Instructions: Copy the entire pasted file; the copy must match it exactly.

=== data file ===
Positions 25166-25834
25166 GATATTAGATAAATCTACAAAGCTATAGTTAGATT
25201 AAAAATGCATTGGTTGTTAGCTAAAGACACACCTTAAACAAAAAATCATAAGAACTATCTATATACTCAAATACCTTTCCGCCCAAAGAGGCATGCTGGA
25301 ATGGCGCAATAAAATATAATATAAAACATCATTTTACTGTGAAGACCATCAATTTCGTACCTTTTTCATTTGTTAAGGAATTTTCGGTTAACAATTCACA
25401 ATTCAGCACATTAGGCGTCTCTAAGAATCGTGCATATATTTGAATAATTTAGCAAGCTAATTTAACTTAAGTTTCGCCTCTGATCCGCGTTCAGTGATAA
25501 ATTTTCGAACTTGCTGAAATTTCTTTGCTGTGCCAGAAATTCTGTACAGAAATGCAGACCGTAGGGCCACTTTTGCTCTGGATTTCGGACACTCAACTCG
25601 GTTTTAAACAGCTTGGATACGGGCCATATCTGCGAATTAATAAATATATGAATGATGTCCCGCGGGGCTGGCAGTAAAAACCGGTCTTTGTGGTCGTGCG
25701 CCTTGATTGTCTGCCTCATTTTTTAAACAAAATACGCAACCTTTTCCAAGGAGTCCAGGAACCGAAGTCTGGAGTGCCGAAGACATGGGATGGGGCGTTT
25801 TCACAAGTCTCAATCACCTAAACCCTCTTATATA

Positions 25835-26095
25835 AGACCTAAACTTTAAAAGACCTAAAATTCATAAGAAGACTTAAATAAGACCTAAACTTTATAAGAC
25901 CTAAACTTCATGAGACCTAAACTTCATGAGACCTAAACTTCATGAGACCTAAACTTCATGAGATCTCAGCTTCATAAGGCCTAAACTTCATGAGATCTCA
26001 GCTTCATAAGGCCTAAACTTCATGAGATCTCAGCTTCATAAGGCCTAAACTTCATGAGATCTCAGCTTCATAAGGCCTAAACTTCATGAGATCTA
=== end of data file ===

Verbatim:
Positions 25166-25834
25166 GATATTAGATAAATCTACAAAGCTATAGTTAGATT
25201 AAAAATGCATTGGTTGTTAGCTAAAGACACACCTTAAACAAAAAATCATAAGAACTATCTATATACTCAAATACCTTTCCGCCCAAAGAGGCATGCTGGA
25301 ATGGCGCAATAAAATATAATATAAAACATCATTTTACTGTGAAGACCATCAATTTCGTACCTTTTTCATTTGTTAAGGAATTTTCGGTTAACAATTCACA
25401 ATTCAGCACATTAGGCGTCTCTAAGAATCGTGCATATATTTGAATAATTTAGCAAGCTAATTTAACTTAAGTTTCGCCTCTGATCCGCGTTCAGTGATAA
25501 ATTTTCGAACTTGCTGAAATTTCTTTGCTGTGCCAGAAATTCTGTACAGAAATGCAGACCGTAGGGCCACTTTTGCTCTGGATTTCGGACACTCAACTCG
25601 GTTTTAAACAGCTTGGATACGGGCCATATCTGCGAATTAATAAATATATGAATGATGTCCCGCGGGGCTGGCAGTAAAAACCGGTCTTTGTGGTCGTGCG
25701 CCTTGATTGTCTGCCTCATTTTTTAAACAAAATACGCAACCTTTTCCAAGGAGTCCAGGAACCGAAGTCTGGAGTGCCGAAGACATGGGATGGGGCGTTT
25801 TCACAAGTCTCAATCACCTAAACCCTCTTATATA

Positions 25835-26095
25835 AGACCTAAACTTTAAAAGACCTAAAATTCATAAGAAGACTTAAATAAGACCTAAACTTTATAAGAC
25901 CTAAACTTCATGAGACCTAAACTTCATGAGACCTAAACTTCATGAGACCTAAACTTCATGAGATCTCAGCTTCATAAGGCCTAAACTTCATGAGATCTCA
26001 GCTTCATAAGGCCTAAACTTCATGAGATCTCAGCTTCATAAGGCCTAAACTTCATGAGATCTCAGCTTCATAAGGCCTAAACTTCATGAGATCTA